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Keywords: studio

Historical Items

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Item 9759

Philpot's Studio, Sanford, 1903

Contributed by: Sanford-Springvale Historical Society Date: circa 1903 Location: Sanford Media: Photographic print

Item 9460

F. E. Stanley, Lewiston, ca. 1882

Contributed by: Stanley Museum Date: circa 1882 Location: Lewiston Media: Photographic print

Item 1273

Bogdanove studio, Monhegan, 1935

Contributed by: Maine Historical Society Date: 1935-07-21 Location: Monhegan Media: Photographic print

Tax Records

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Item 38592

510-512 Congress Street, Portland, 1924

Owner in 1924: Martha Abbott Use: Stores - Studio - Beauty Parlor

Item 84516

226-228 Westbrook Street, Portland, 1924

Owner in 1924: Lillian M. Parker Use: Studio and Dwelling

Item 38958

588 Congress Street, Portland, 1924

Owner in 1924: Devisees of Anna B. Tolford Use: Store & Picture Frming Studio

Exhibits

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Exhibit

People, Pets & Portraits

Informal family photos often include family pets -- but formal, studio portraits and paintings also often feature one person and one pet, in formal attire and pose.

Exhibit

Eternal Images: Photographing Childhood

From the earliest days of photography doting parents from across Maine sought to capture images of their young children. The studio photographs often reflect the families' images of themselves and their status or desired status.

Exhibit

Drawing Together: Art of the Longfellows

Henry Wadsworth Longfellow is best know as a poet, but he also was accomplished in drawing and music. He shared his love of drawing with most of his siblings. They all shared the frequent activity of drawing and painting with their children. The extended family included many professional as well as amateur artists, and several architects.

Site Pages

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Site Page

Early Maine Photography - Studio Portraits

Studio Portraits Studio Portrait Slideshow Click on image for full slideshow Beginning the 1840s, photographers sought to make the connection…

Site Page

Farmington: Franklin County's Shiretown - Mildred Thomas and Harold Sawyer, ca. 1910

Harold was the son of Charles Sawyer who had a studio in Farmington from 1904-1920. His handpainted photographs were very popular.

Site Page

Early Maine Photography - Art - Page 2 of 2

… portraiture by using painted backgrounds in their studios. A tintype shows a formally posed young woman set against a classical railing and trees…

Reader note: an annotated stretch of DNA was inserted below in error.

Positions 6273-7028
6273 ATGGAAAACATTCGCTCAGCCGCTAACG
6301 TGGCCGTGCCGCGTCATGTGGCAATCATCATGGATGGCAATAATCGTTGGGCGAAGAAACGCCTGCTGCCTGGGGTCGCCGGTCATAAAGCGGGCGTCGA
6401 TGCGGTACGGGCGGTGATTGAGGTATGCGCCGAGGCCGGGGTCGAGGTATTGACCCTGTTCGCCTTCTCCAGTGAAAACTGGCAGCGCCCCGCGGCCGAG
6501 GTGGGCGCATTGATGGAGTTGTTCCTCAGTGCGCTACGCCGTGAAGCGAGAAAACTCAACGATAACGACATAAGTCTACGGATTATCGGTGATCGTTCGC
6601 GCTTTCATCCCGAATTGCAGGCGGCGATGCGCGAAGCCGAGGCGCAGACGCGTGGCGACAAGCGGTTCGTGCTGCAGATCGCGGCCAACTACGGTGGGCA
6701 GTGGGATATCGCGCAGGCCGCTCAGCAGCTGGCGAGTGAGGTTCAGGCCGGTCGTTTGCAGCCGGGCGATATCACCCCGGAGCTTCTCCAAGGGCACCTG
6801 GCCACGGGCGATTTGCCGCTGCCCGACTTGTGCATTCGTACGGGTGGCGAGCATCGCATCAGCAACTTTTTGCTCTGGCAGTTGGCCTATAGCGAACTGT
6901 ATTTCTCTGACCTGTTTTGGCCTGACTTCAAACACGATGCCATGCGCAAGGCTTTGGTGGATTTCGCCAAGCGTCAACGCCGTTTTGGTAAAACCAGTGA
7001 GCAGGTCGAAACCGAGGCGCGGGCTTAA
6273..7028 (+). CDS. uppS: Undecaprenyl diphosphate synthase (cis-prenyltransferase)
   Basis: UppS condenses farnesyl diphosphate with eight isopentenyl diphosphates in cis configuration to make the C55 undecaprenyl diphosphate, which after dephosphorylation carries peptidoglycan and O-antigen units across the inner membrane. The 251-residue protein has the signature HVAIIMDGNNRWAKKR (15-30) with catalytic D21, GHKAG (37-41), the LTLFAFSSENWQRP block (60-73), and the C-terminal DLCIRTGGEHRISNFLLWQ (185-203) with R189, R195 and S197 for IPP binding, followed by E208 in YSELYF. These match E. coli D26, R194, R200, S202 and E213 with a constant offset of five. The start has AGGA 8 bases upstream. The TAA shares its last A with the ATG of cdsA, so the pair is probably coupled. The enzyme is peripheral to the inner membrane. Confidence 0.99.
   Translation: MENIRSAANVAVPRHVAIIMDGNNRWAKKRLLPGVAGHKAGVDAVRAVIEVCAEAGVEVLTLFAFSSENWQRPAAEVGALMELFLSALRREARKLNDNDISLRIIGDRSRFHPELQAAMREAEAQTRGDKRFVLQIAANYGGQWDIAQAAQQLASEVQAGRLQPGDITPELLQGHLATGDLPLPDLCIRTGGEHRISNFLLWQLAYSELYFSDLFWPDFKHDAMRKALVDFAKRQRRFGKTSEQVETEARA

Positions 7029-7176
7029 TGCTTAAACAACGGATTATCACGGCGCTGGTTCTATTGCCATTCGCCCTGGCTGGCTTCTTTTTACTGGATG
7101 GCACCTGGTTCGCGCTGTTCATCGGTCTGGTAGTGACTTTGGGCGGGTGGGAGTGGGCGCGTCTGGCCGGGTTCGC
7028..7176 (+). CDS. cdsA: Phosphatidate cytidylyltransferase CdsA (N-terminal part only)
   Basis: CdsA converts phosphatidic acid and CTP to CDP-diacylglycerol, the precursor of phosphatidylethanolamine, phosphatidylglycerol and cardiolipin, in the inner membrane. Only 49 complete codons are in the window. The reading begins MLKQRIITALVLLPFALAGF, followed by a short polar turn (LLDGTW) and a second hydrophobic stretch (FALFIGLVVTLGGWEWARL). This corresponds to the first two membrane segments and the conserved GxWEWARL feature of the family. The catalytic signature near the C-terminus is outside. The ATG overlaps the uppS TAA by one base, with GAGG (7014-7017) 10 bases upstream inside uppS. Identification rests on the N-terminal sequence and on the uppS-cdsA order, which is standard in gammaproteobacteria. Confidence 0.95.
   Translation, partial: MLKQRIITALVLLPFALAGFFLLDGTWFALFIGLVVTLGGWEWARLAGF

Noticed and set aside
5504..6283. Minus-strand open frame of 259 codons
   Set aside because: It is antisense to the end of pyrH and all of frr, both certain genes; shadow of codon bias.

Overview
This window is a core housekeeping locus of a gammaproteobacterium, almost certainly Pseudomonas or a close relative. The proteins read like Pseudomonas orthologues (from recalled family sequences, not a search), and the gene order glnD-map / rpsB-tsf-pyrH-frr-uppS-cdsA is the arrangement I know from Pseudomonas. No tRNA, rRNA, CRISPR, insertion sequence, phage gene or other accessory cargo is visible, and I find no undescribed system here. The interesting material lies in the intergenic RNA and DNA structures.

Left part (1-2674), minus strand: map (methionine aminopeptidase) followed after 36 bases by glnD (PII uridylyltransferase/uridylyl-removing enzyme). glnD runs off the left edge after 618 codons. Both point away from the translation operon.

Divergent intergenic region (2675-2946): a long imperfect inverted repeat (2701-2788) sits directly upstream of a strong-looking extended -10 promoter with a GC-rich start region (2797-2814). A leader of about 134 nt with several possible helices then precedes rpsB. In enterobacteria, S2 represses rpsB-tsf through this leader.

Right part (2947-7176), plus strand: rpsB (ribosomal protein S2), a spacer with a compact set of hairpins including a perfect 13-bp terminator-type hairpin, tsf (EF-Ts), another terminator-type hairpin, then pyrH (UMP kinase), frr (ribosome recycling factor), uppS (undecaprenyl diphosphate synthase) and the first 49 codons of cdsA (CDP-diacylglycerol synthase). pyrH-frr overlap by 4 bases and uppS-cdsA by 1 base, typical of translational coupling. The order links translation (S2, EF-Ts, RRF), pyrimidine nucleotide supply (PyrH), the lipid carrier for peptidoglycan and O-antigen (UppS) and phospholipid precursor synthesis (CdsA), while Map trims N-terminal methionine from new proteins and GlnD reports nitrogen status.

My Maine Stories

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Story

Scientist Turned Artist Making Art Out of Trash
by Ian Trask

Bowdoin College alum returns to midcoast Maine to make environmentally conscious artwork

Story

One View
by Karen Jelenfy

My life as an artist in Maine.

Story

How Mom caught Dad
by Jane E. Woodman

How Ruth and Piney met in Wilton and started a life together

Lesson Plans

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Lesson Plan

Longfellow Studies: Celebrity's Picture - Using Henry Wadsworth Longfellow's Portraits to Observe Historic Changes

Grade Level: 3-5, 6-8, 9-12 Content Area: Social Studies, Visual & Performing Arts
"In the four quarters of the globe, who reads an American book?" Englishman Sydney Smith's 1820 sneer irked Americans, especially writers such as Irving, Cooper, Hawthorne, and Maine's John Neal, until Henry Wadsworth Longfellow's resounding popularity successfully rebuffed the question. The Bowdoin educated Portland native became the America's first superstar poet, paradoxically loved especially in Britain, even memorialized at Westminster Abbey. He achieved international celebrity with about forty books or translations to his credit between 1830 and 1884, and, like superstars today, his public craved pictures of him. His publishers consequently commissioned Longfellow's portrait more often than his family, and he sat for dozens of original paintings, drawings, and photos during his lifetime, as well as sculptures. Engravers and lithographers printed replicas of the originals as book frontispiece, as illustrations for magazine or newspaper articles, and as post cards or "cabinet" cards handed out to admirers, often autographed. After the poet's death, illustrators continued commercial production of his image for new editions of his writings and coloring books or games such as "Authors," and sculptors commemorated him with busts in Longfellow Schools or full-length figures in town squares. On the simple basis of quantity, the number of reproductions of the Maine native's image arguably marks him as the country's best-known nineteenth century writer. TEACHERS can use this presentation to discuss these themes in art, history, English, or humanities classes, or to lead into the following LESSON PLANS. The plans aim for any 9-12 high school studio art class, but they can also be used in any humanities course, such as literature or history. They can be adapted readily for grades 3-8 as well by modifying instructional language, evaluation rubrics, and targeted Maine Learning Results and by selecting materials for appropriate age level.